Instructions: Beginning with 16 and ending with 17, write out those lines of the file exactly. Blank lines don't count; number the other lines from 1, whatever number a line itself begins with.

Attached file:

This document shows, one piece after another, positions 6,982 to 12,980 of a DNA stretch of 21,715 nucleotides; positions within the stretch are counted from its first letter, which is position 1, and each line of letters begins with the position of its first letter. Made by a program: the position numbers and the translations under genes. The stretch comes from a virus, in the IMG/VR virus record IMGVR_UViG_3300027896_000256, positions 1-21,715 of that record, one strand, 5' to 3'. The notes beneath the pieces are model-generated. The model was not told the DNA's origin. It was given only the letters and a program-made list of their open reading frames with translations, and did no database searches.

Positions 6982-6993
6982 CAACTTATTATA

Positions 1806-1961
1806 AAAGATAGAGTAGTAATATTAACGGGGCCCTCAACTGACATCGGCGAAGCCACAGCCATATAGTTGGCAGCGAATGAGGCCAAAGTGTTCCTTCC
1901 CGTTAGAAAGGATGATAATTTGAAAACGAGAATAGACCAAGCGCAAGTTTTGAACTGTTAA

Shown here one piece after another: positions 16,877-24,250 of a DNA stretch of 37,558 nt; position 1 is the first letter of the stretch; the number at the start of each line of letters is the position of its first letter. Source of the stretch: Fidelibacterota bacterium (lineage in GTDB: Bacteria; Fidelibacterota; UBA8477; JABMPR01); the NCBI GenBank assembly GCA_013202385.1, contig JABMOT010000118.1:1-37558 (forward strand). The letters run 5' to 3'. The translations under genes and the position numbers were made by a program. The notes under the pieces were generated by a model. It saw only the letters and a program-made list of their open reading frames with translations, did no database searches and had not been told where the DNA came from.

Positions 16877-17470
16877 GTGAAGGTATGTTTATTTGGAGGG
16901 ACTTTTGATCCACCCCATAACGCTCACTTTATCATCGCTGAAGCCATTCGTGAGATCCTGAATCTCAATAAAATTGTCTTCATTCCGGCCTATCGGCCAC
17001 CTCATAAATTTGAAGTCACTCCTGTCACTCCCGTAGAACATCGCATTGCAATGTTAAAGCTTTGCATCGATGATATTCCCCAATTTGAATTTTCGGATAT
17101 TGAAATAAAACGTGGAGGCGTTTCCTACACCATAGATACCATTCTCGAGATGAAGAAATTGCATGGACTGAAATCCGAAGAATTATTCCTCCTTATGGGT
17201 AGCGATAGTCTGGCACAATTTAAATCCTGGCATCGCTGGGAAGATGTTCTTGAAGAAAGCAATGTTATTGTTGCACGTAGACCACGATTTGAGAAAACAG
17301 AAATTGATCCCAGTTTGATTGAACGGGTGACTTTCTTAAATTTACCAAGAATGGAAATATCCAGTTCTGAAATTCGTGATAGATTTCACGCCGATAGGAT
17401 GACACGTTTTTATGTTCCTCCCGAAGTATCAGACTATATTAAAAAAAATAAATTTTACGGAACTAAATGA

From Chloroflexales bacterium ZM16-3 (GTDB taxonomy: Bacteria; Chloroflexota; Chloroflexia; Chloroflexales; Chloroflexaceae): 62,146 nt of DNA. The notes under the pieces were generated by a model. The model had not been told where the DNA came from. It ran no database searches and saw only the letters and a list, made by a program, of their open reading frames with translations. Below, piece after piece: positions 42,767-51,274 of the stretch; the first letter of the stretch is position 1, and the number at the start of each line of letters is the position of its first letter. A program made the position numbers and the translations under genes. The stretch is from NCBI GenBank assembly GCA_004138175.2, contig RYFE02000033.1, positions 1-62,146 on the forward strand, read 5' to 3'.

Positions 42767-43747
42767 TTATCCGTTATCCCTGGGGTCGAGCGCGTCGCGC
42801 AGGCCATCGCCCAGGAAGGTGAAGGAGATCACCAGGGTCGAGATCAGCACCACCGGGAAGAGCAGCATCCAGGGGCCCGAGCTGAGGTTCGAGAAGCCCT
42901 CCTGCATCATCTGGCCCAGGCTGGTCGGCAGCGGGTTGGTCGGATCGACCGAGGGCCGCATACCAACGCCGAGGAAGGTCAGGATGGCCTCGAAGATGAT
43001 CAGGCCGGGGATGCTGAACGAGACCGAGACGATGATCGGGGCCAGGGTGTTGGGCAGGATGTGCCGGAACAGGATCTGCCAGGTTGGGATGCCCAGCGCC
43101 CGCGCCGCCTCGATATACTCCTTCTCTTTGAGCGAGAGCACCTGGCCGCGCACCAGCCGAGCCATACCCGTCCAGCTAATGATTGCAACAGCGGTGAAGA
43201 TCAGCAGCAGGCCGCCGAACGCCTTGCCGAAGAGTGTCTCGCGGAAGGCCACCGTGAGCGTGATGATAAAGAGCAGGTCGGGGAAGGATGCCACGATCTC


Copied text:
From Chloroflexales bacterium ZM16-3 (GTDB taxonomy: Bacteria; Chloroflexota; Chloroflexia; Chloroflexales; Chloroflexaceae): 62,146 nt of DNA. The notes under the pieces were generated by a model. The model had not been told where the DNA came from. It ran no database searches and saw only the letters and a list, made by a program, of their open reading frames with translations. Below, piece after piece: positions 42,767-51,274 of the stretch; the first letter of the stretch is position 1, and the number at the start of each line of letters is the position of its first letter. A program made the position numbers and the translations under genes. The stretch is from NCBI GenBank assembly GCA_004138175.2, contig RYFE02000033.1, positions 1-62,146 on the forward strand, read 5' to 3'.

Positions 42767-43747